History of Irvine Regional Park

Irvine Park was part of Don Teodosio Yorba’s original Mexican grant of Rancho Lomas de Santiago. The first recreational use of the oak grove was by the early German colonists who settled Anaheim in 1857, and the area became known as the “Picnic Grounds”.

In 1860, Don Teodosio sold his rancho for $7,000 to a Yankee trader William Wolfskill. Sheepmen from Monterey County bought the Lomas for $7,000, the same price paid six years before. As the nearby communities grew, the “Picnic Grounds” became a mecca for valley dwellers, and with organized festivities on May Day and the Fourth of July.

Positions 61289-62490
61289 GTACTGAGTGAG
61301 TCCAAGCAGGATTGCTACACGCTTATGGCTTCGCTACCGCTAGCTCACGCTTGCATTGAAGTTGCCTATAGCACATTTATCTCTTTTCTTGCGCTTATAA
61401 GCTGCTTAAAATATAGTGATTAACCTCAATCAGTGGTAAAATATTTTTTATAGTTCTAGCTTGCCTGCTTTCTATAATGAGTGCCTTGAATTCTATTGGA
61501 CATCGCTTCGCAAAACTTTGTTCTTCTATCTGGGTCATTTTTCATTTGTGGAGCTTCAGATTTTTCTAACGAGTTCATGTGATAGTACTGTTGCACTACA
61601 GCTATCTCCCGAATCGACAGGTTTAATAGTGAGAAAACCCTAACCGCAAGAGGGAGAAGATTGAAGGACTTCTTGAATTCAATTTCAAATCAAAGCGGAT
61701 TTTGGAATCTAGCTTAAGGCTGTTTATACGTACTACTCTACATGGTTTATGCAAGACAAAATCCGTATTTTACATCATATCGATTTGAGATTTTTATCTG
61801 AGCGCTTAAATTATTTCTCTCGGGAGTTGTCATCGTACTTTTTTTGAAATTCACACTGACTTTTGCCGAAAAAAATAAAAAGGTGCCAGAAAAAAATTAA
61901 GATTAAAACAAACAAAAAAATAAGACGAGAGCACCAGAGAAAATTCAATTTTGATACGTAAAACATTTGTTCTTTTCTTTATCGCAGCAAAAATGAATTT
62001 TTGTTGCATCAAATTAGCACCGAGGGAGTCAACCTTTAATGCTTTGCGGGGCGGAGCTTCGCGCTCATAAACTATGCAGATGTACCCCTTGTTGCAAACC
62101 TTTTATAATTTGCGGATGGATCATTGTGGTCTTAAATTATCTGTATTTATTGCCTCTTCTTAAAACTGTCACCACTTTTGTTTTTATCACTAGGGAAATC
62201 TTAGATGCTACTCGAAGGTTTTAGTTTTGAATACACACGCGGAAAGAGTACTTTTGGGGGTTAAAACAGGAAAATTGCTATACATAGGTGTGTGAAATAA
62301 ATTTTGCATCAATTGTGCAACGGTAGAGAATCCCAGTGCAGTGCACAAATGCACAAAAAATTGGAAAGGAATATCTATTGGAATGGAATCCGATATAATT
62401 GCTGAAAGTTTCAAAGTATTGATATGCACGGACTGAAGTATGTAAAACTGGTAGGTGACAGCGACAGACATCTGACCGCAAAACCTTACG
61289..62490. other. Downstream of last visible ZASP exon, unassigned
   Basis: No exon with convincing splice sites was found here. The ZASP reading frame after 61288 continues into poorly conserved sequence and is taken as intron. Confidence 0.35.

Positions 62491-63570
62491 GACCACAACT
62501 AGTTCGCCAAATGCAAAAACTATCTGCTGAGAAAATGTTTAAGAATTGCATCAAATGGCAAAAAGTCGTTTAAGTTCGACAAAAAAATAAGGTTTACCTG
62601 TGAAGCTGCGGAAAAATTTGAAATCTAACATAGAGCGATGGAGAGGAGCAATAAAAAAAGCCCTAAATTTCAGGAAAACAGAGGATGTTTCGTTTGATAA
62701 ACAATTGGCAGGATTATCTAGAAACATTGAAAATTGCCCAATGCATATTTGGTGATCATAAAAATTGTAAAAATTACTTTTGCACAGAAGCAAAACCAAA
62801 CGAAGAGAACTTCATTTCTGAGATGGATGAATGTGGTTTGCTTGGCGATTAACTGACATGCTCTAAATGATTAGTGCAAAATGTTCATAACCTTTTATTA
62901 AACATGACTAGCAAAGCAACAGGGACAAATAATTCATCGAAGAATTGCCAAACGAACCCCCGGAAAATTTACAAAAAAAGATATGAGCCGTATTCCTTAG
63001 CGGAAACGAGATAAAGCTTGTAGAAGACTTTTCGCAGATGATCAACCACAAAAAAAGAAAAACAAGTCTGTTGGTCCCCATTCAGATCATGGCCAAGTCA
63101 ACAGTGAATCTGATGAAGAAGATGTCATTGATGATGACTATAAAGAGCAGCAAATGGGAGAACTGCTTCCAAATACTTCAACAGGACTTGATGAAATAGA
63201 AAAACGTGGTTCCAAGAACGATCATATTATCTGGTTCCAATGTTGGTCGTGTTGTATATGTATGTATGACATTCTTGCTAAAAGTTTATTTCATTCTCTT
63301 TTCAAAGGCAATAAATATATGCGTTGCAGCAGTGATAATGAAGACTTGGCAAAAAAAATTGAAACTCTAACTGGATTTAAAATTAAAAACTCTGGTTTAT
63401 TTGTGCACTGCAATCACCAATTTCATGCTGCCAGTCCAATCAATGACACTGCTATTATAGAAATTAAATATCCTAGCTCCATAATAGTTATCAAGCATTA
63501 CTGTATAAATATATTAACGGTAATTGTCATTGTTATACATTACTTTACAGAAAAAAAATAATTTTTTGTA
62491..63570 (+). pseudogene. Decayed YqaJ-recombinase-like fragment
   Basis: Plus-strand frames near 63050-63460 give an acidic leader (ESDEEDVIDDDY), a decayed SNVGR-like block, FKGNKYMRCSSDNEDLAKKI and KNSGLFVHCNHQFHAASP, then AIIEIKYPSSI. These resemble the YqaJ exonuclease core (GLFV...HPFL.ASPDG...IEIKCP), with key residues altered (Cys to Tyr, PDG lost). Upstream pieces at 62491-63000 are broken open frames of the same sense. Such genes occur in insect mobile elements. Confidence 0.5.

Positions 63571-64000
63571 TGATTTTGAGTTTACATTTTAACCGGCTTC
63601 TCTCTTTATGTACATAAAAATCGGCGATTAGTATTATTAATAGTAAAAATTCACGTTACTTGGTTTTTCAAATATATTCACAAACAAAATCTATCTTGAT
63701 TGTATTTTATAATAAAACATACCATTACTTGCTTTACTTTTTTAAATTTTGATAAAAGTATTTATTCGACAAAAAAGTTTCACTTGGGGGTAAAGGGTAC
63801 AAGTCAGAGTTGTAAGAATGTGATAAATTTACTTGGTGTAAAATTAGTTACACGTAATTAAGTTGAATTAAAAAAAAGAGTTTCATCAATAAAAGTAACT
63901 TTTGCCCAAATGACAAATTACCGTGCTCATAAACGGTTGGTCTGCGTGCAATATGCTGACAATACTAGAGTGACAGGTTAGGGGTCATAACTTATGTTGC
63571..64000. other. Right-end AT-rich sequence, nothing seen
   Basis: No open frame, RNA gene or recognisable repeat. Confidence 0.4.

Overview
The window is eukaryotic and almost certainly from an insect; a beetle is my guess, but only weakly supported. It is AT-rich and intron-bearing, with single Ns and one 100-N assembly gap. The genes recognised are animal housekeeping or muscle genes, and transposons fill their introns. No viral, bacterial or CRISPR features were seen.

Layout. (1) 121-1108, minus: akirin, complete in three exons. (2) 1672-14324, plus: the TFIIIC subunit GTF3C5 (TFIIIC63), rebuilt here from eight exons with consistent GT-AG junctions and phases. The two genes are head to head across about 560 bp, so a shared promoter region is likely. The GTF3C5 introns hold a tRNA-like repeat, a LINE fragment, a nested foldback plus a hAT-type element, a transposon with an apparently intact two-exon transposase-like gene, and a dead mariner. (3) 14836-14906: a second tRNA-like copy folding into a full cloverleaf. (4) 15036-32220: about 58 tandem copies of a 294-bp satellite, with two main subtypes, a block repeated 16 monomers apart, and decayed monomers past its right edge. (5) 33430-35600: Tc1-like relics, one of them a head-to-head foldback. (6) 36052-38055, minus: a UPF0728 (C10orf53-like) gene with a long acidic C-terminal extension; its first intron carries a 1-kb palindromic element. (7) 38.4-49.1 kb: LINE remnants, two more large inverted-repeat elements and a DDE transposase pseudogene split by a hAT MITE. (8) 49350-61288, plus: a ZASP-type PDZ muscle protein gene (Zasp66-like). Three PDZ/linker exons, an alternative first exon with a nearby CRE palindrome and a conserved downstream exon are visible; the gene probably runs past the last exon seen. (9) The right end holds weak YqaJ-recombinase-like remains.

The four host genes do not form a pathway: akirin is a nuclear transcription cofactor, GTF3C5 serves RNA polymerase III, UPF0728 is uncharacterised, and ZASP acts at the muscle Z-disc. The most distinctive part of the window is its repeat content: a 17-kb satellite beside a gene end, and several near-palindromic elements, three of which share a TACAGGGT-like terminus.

In 1876, the grove and the surrounding rancho became the sole property of James Irvine who had bought out his partners. Seven years after his father’s death, James, Jr. decided to give the county its first park. F. P. Nickey, then president of the Board of Supervisors, accepted what was described as the “Gift Munificent” with the donation of the 160-acre oak grove. Irvine stipulated that the area should always be kept as natural-looking as possible, and that the trees should have the fullest care. One dollar passed from the county treasury to James Irvine on October 5, 1897, and the area was named “Orange County Park”.


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